Keep in mind, I’m a dude who is very secure in my sexuality to the point that I am rolling my own eyes at writing this sentence! I don’t think of loc extensions as a trendy weave. Even Nyesha had her qualms about loc extensions; however, loc extensions can help bridge the gap between those who are a little anxious about rocking locs without having to go through the baby stages, and those who have a few sprouts they want uniformed to their lengthy neighbors, both rocking what appears to be healthy kinky locs confidently. Real talk, people wouldn’t know that I have approximately 13 loc extensions on my head right now just because a few baby locs wanted to stand out from their more mature brethren, and I’ve had them in for a little over a year and a half, and again, no one knows a thing unless I’ve told them!

Think about it. I have long locs, but I still had loc extensions placed in to keep all my locs uniformed. If you’re starting to transition into locs, but you really don’t want to worry about upkeep on mini locs, or you simply just don’t have the time, loc extensions are a good way to go in saving you in time, saving you in money (because starting locs can be expensive), and most importantly saving you in patience! You get to see how you look fully loc’d and loaded with kinky strands of greatness at the length of your choice, although I’d recommend a sensible short length for first time transitioners so that your hair and the extensions meld together to aid in the locking process. That way, as your natural locs and grow, a little bit of the extension can be snipped away until you forget you even had loc extensions in the first place.

Just know that whatever stage your natural hair is going through in your loc journey, it’s a wonderful process. Impatience is expected because you can’t contain your excitement in seeing the final result. The cool thing about our hair is that there is no “final” result because our hair is ever changing in some way. Loc extensions only enhance what you already have going on. As long as you tend to your kinky garden, you’ll be proud of your harvest, baby or matured, extensions or none.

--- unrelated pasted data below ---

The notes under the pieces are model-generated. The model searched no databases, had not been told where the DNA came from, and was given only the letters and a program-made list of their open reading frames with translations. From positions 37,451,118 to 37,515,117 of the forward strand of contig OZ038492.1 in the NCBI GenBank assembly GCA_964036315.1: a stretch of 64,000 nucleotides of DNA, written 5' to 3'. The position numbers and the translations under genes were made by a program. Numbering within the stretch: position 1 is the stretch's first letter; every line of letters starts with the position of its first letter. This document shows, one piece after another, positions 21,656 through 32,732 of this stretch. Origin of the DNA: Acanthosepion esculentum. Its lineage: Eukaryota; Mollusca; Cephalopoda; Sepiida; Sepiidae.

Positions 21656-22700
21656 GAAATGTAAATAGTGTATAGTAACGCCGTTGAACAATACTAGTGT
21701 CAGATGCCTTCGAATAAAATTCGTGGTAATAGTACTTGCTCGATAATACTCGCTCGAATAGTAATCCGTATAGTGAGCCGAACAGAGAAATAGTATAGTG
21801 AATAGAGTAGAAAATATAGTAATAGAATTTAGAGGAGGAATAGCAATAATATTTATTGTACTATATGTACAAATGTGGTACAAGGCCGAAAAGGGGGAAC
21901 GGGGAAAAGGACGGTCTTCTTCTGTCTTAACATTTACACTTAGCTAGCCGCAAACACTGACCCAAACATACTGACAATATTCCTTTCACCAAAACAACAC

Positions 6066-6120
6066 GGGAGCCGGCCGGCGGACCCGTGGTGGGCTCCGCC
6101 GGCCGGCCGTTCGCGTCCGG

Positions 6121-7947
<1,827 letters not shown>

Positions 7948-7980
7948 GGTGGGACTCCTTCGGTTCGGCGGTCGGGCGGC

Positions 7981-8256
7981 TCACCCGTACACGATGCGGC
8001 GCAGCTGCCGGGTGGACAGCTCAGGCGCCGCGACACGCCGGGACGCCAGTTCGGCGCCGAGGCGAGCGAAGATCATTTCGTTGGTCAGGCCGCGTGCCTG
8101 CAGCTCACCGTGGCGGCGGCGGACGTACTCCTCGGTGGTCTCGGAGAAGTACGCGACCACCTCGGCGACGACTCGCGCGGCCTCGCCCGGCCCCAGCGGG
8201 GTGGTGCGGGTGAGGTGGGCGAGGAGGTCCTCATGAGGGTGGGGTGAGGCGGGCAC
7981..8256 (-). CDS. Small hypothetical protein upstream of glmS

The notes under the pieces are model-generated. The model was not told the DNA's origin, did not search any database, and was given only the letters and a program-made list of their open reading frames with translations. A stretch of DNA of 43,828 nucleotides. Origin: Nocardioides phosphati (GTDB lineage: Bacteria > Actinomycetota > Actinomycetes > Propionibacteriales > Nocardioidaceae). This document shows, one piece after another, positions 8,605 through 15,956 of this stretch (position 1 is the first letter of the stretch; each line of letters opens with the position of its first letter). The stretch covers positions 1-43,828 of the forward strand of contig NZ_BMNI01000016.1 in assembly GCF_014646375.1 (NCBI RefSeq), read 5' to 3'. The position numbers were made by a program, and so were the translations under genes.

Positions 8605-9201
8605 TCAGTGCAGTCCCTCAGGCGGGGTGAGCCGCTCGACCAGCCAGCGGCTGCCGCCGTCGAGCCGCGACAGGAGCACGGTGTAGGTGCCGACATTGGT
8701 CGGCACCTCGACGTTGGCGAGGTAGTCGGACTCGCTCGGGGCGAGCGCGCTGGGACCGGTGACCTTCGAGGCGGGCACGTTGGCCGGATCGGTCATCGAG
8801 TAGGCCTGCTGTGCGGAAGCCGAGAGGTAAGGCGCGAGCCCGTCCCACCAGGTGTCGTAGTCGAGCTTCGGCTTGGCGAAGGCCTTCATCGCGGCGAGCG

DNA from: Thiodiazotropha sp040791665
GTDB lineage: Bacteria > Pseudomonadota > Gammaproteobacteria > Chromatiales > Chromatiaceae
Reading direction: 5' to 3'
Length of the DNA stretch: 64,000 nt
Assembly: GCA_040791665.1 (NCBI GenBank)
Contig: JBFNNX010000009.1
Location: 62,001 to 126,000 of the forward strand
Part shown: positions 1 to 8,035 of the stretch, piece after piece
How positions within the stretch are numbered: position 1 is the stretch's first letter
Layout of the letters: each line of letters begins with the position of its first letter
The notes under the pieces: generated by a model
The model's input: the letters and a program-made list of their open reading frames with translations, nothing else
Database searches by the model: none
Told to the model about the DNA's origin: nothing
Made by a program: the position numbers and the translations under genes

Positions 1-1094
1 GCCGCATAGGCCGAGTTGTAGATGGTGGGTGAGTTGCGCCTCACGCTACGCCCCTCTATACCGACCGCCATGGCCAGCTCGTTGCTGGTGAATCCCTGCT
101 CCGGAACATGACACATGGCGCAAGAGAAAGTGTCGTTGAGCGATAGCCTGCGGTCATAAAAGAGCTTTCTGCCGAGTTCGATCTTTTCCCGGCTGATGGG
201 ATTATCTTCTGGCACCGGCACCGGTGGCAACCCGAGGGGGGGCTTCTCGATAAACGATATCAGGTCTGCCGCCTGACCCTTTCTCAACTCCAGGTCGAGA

– Kevin L. Tarver

Nyesha Samuel, Publisher/Master Loctician for healthylocsblog.com

Oregon Natural Hair Act may ease licensing regulations for hair braiders

I think there should be some type of training that braiding stylist go through to do hair, BUT, I don’t think they should have to go to the same schools that chemical stylist go to.  There are so many braid shops tearing peoples edges out because they braid too tightly or use synthetic hair that many are allergic to.   I pride myself on putting the health of my clients hair above all else, but many stylist just want the money and don’t care what condition they leave your hair in.  Leave a comment and let me know what you think.

Portland-area lawmakers say they hope to ease Oregon’s regulations on people who braid hair, a service that now requires a state license.

Oregon is criminalizing hair braiders or forcing them to go to Washington, Rep. Alissa Keny-Guyer told The Oregonian.

The bill planned for the legislative session next year is called the Natural Hair Act, the paper (http://is.gd/9VoMk5 ) said Monday in a report that highlighted the case of Amber Starks.

Starks, 31, started a hair-braiding business in Vancouver, Wash., after she discovered she needed a cosmetology license to do the work in Oregon.

That could mean spending up to 1,700 hours in a beauty school with tuition of more than $10,000 and taking tests with many questions about chemicals. Braiders typically do not use chemicals, heat or scissors.

Click below to read the full article;

http://www.therepublic.com/view/story/291d4b65e8e046cbae23d8b54979244f/OR–Hair-Braiding

 

Healthy Scalp, Healthy Locs

Nyesha Samuel, Publisher/Master Loctician for healthylocsblog.com

Transitions to Natural Hair – Video

This video by Zina Saro-Wiwa made me shed a tear of joy.  I know it’s a little sappy and extra of me to be so moved by it, but it really made me proud to the point of tears.  In the video Zina talks about her 7 month journey to loving her natural hair after wearing extensions for a long time.  Zina and the other “naturals” in the video are absolutely beautiful !  If I wasn’t already 17 years natural myself I would be getting a big chop tomorrow after seeing all the beauty on display here. Leave a comment and let me know what you think 🙂

Healthy Scalp, Healthy Locs

Nyesha Samuel, Publisher/Master Loctician for healthylocsblog.com

Click below to watch the video;